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Public Class A

Public Class B : Inherits A

Dim DictA As Dictionary(Of Integer, A)
Dim DictB As New Dictionary(Of Integer, B)

DictA = DictB

This doesn't work, as the type can't be converted. Is this somehow possible?

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3 Answers 3

No. You're running into the problem of generic variance, which isn't supported in .NET except in a few very particular ways.

Here's the reason: after your last line, you've got a single dictionary with two "views" onto it, effectively. Now imagine you wrote:

DictA.Add(1, New A())

(Apologies if my VB is slightly off.) That's inserted a "non-B" into the dictionary, but DictB thinks that all the values will be instances of B.

One of the main purposes of generics is to catch potential type failures at compile time rather than execution time - which means this code should fail to compile, which indeed it does precisely because of the lack of variance.

It's a bit counter-intuitive when you're used to normal inheritance, but it does make sense. A bunch of bananas isn't just a collection of fruit - it's a collection of bananas.

Java takes a somewhat different stance on this using wildcarding from the caller's side - it would let you see just the "adding" side of the dictionary for DictB, for instance, as anything you add to DictB would be fine in DictA. Java's generics are very different to .NET generics though...

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This is a interesting, and quite complex aspect of Static type systems. The terms you are looking for is Covariance and Contravariance.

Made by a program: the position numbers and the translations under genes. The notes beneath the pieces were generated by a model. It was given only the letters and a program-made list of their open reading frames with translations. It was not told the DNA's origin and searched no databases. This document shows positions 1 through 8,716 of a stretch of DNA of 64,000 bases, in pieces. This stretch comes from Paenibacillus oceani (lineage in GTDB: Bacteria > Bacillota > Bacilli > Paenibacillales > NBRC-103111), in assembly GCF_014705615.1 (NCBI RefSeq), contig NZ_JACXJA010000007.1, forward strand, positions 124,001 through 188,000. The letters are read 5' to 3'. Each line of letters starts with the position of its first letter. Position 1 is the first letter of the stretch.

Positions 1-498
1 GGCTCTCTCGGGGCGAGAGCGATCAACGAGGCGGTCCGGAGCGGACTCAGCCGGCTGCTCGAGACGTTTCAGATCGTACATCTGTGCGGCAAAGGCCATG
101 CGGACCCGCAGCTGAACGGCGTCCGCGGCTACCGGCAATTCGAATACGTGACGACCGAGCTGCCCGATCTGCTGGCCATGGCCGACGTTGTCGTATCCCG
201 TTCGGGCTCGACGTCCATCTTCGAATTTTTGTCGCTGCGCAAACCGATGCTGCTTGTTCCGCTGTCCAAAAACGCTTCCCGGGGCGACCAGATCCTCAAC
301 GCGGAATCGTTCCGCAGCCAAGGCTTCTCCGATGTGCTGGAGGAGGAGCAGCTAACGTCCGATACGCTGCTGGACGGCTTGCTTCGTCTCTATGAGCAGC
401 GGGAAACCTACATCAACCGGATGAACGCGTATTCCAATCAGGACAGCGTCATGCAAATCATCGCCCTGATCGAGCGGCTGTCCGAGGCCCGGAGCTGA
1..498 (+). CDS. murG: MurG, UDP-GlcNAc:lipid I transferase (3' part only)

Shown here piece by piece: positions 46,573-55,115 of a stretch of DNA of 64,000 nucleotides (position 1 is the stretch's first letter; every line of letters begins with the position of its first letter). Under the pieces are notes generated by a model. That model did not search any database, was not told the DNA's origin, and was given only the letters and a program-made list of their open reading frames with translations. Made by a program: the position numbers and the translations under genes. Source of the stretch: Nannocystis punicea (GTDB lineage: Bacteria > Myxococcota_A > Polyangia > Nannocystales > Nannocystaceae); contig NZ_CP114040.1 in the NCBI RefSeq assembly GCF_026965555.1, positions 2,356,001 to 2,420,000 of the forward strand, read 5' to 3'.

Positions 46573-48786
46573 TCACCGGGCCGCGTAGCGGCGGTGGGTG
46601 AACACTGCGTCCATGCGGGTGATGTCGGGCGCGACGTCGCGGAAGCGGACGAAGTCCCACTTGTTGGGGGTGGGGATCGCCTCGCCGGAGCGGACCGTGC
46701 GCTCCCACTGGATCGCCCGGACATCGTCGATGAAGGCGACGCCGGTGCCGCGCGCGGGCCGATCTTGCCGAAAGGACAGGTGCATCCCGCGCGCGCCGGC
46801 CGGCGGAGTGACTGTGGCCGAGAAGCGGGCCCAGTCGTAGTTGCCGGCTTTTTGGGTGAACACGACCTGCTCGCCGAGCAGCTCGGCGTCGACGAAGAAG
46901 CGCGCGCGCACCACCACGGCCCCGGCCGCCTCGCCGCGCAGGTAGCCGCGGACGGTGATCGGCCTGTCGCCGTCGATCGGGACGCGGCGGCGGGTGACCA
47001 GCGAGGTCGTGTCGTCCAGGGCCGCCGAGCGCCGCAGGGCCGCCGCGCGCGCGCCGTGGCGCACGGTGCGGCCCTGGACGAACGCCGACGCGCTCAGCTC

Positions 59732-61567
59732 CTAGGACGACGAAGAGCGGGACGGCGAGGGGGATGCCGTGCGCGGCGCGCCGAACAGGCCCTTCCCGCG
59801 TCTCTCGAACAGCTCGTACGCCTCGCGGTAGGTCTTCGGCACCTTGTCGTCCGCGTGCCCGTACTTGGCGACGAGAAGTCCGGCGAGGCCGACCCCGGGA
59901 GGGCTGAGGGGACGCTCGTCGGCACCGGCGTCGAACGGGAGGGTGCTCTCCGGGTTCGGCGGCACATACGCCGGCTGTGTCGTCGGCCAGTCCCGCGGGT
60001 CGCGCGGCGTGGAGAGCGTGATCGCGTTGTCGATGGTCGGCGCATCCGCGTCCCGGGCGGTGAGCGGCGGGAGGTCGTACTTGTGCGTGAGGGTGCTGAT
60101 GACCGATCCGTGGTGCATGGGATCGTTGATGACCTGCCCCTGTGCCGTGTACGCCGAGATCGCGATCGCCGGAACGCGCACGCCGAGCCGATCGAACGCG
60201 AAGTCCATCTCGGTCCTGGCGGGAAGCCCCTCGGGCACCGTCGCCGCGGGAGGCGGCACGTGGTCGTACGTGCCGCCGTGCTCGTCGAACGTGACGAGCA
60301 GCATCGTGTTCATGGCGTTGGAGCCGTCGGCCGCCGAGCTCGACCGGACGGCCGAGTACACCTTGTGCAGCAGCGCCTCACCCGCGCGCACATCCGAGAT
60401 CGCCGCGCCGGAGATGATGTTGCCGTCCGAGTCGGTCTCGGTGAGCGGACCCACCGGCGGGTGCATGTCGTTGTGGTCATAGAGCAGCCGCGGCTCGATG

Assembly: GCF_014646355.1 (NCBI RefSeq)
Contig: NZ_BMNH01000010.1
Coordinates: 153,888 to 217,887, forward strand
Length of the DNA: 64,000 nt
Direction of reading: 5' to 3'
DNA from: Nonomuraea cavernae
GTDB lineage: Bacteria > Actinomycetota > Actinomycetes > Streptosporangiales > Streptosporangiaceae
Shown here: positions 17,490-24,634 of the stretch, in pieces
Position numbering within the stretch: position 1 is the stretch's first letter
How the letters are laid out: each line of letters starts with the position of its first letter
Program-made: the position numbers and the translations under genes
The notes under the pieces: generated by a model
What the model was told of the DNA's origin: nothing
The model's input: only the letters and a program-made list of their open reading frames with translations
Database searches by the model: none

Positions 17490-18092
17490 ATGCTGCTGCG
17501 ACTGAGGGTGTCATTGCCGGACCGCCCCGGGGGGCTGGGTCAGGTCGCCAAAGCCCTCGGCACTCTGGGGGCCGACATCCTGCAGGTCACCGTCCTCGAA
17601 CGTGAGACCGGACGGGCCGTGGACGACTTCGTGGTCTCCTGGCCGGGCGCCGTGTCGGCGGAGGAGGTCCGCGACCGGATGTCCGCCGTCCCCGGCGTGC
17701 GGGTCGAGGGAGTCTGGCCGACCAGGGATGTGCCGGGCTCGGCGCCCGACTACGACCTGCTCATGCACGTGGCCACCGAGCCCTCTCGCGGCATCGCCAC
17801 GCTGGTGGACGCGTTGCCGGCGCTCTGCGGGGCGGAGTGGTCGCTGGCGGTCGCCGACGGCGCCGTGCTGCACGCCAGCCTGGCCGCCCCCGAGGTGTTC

The c# language will get this for certain sorts of operations on Generic types in 4.0 though in a somewhat limited form.

You have it to a certain degree already in the form of

object[] x = new string[1];

Which is allowed because arrays are treated covariantly, which means that you could then do the following:

x[0] = new object();

which would throw an Exception at runtime. Do you see how the same would apply to you Dictionaries...

The c# 4.0 spec is still non final so is subject to change but for some discussions and explanations see this question

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Unfortunately not. This is a known absence of covariance/contravariance support. The CLR supports it, but the compilers for C# and VB.Net do not.

The next version of C# (4.0) actually does support it now, but not sure about vb.net. Also, with System.Linq, one of the extension methods is Cast() which would allow you to cast from a collection of one type to another. However it will still return IEnumerable so you need to manipulate a little bit, but I think key-value types will be harder than collections with only one generic type.

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